Did OxyContin Makers Try To Influence The Opioid Commission?

By Kelly Burch 10/23/17

Purdue Pharma sent a five-page letter to opioid commission chair Chris Christie detailing how they think the epidemic should be addressed.

oxycontin sitting on the shelf in a pharmacy.

In 2007, Purdue Pharma pleaded guilty to misbranding OxyContin and paid a $634.5 million fine for the action. The drug manufacturer is largely blamed for fueling the prescription painkiller epidemic.

Now VICE News reports that Purdue sent a five-page letter to the White House’s opioid commission and also met with a member of the commission to discuss how the company believes the opioid epidemic should be addressed, according to documents reviewed by the news outlet. 

“Purdue supports several public policies we believe will help reduce misuse, abuse, and diversion of, addiction to, and fatal overdose from opioid analgesics,” said J. David Haddox, Purdue’s vice president of health policy, in a letter to New Jersey Governor Chris Christie, who chairs the opioid commission. “To supplement our conversation, I offer these policy options from Purdue, along with ideas for implementing them through executive actions.”

The letter, reportedly sent on June 29, outlined options including limiting the duration for first-time opioid prescriptions, utilizing prescription-monitoring systems and promoting abuse-deterrent pills. Many of those steps were suggested in the opioid commission’s interim report, released July 31.

In addition to the letter, Haddox allegedly met with Bertha Madras, an addiction researcher and professor of psychobiology at Harvard Medical School, who is a member of the commission.

Madras told VICE that she had held an open office hours at a hotel, inviting members of the College on Problems of Drug Dependence to share their opinions about what the commission should do. She said she did not know that a Purdue representative would show up, but since there were no rules for the office hours she spoke with him briefly.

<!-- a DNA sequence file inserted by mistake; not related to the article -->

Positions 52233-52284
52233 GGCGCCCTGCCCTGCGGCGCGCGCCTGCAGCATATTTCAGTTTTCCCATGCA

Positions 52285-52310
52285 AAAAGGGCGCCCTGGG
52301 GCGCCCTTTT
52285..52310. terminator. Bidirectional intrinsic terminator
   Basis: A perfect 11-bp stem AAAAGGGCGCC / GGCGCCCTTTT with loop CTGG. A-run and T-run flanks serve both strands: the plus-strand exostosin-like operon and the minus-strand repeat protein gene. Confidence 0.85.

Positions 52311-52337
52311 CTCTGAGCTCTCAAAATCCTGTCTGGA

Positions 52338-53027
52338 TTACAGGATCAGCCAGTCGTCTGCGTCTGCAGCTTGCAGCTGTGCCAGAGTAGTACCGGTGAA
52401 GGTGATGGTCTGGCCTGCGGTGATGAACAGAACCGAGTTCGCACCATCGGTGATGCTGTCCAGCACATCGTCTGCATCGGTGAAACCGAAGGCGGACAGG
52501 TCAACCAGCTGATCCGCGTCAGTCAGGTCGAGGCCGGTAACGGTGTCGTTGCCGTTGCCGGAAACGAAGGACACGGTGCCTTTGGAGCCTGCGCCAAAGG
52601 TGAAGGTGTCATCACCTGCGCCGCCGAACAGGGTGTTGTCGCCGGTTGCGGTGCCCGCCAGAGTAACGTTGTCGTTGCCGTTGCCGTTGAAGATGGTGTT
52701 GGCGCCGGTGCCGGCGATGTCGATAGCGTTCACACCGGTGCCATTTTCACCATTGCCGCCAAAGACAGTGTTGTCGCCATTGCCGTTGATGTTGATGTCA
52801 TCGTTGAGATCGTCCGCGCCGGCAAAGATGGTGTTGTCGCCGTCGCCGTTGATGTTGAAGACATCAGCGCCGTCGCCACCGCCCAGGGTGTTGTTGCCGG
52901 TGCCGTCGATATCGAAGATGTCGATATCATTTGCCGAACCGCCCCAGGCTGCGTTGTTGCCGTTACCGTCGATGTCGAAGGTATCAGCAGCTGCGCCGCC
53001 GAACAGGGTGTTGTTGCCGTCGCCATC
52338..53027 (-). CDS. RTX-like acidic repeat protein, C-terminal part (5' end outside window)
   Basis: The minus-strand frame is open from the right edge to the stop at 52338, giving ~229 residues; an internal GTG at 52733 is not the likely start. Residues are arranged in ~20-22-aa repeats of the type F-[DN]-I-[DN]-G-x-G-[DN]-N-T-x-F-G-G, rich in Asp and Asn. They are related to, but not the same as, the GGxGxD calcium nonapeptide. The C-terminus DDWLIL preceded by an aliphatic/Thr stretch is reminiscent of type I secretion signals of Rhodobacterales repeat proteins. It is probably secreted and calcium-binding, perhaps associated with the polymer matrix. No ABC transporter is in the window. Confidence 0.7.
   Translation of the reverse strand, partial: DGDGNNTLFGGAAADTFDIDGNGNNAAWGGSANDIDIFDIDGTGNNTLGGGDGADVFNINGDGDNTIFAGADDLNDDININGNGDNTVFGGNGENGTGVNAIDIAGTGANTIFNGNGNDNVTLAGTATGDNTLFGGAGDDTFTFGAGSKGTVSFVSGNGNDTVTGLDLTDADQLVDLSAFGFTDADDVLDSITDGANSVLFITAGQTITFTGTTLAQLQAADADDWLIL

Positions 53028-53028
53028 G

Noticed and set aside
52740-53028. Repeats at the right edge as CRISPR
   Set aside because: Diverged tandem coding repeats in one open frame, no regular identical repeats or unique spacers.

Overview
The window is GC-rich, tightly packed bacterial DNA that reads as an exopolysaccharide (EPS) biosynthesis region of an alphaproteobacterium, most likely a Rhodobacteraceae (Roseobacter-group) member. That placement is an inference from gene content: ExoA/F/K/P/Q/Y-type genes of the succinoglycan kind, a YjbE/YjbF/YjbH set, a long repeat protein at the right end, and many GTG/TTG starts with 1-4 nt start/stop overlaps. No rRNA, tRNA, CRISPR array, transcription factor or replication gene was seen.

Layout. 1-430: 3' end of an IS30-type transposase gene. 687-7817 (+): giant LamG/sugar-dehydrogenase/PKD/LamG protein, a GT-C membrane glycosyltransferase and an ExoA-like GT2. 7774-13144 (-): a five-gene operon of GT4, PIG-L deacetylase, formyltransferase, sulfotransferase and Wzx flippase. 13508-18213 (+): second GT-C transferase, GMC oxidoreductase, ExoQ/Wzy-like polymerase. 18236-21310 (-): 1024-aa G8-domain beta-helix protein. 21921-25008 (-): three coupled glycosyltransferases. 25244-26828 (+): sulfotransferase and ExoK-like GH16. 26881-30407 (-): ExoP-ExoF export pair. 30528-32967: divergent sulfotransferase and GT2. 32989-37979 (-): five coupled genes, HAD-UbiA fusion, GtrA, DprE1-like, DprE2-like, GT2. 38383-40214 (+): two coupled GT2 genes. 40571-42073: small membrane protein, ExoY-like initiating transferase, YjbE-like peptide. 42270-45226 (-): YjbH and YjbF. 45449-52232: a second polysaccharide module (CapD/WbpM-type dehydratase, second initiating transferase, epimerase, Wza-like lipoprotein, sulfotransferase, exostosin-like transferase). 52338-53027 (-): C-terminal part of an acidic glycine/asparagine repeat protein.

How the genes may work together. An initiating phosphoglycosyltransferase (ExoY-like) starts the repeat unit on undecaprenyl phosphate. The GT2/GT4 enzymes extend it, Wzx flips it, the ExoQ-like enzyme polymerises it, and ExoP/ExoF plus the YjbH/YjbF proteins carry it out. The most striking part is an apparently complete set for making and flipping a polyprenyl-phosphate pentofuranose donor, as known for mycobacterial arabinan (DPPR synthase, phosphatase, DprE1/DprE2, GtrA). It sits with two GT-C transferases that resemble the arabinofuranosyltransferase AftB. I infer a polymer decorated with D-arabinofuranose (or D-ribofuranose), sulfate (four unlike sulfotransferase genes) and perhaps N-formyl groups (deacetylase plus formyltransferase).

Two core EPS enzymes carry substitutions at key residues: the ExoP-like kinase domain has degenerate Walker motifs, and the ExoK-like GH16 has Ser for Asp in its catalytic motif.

“A Purdue rep signed up to speak with me. He told me that they 1. currently had 2% of USA market share for opioids and 2. had developed educational programs and outreach for safe prescribing. He handed me brochures on their outreach efforts. After the discussion, I thanked him for the information and moved on to the next person waiting to speak with me,” she said in an email to VICE News

VICE reviewed more than 3,000 pages of documents that contained more than 8,000 public comments received by the opioid commission. Most were from members of the public, but other drug companies also shared their thoughts on how the opioid epidemic should be handled. 

Adapt Pharma, which manufactures the opioid reversal drug Narcan, reportedly suggested to the commission that all first responders carry it, a decision that would give the company roughly $82 million in gross revenue, according to VICE

“We suggest that the opioid commission act to protect law enforcement officers—including the DEA—by equipping them with naloxone as a protective measure against accidental overdose in the course of their duties,” Adapt Pharma reportedly wrote in a letter.

In its interim report, the commission wrote, “We urge you to mandate, with federal assistance, that naloxone be in the hands of every law enforcement officer in the United States.” 

The full letter from Purdue Pharma is available for review on VICE News

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Kelly Burch writes about addiction and mental health issues, particularly as they affect families. Follow her on TwitterFacebook, and LinkedIn.